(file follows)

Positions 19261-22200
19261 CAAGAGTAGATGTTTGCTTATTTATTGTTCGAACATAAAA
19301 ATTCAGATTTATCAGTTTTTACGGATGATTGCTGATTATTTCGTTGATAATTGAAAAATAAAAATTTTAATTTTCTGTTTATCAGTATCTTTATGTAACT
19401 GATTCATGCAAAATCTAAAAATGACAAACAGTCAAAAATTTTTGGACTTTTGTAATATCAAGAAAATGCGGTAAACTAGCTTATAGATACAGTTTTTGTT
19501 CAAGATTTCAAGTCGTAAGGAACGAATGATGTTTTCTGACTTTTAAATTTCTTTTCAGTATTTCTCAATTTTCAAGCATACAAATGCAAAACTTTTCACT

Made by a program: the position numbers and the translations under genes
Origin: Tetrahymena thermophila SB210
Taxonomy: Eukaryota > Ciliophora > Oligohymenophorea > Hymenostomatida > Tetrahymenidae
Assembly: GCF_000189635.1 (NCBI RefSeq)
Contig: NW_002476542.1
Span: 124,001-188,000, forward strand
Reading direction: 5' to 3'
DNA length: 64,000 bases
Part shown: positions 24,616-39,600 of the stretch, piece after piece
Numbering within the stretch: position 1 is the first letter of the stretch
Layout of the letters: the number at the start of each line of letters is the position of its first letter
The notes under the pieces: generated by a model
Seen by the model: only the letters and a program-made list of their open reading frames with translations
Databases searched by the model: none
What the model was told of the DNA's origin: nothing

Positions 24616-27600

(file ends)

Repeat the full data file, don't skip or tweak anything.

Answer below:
Positions 19261-22200
19261 CAAGAGTAGATGTTTGCTTATTTATTGTTCGAACATAAAA
19301 ATTCAGATTTATCAGTTTTTACGGATGATTGCTGATTATTTCGTTGATAATTGAAAAATAAAAATTTTAATTTTCTGTTTATCAGTATCTTTATGTAACT
19401 GATTCATGCAAAATCTAAAAATGACAAACAGTCAAAAATTTTTGGACTTTTGTAATATCAAGAAAATGCGGTAAACTAGCTTATAGATACAGTTTTTGTT
19501 CAAGATTTCAAGTCGTAAGGAACGAATGATGTTTTCTGACTTTTAAATTTCTTTTCAGTATTTCTCAATTTTCAAGCATACAAATGCAAAACTTTTCACT

Made by a program: the position numbers and the translations under genes
Origin: Tetrahymena thermophila SB210
Taxonomy: Eukaryota > Ciliophora > Oligohymenophorea > Hymenostomatida > Tetrahymenidae
Assembly: GCF_000189635.1 (NCBI RefSeq)
Contig: NW_002476542.1
Span: 124,001-188,000, forward strand
Reading direction: 5' to 3'
DNA length: 64,000 bases
Part shown: positions 24,616-39,600 of the stretch, piece after piece
Numbering within the stretch: position 1 is the first letter of the stretch
Layout of the letters: the number at the start of each line of letters is the position of its first letter
The notes under the pieces: generated by a model
Seen by the model: only the letters and a program-made list of their open reading frames with translations
Databases searched by the model: none
What the model was told of the DNA's origin: nothing

Positions 24616-27600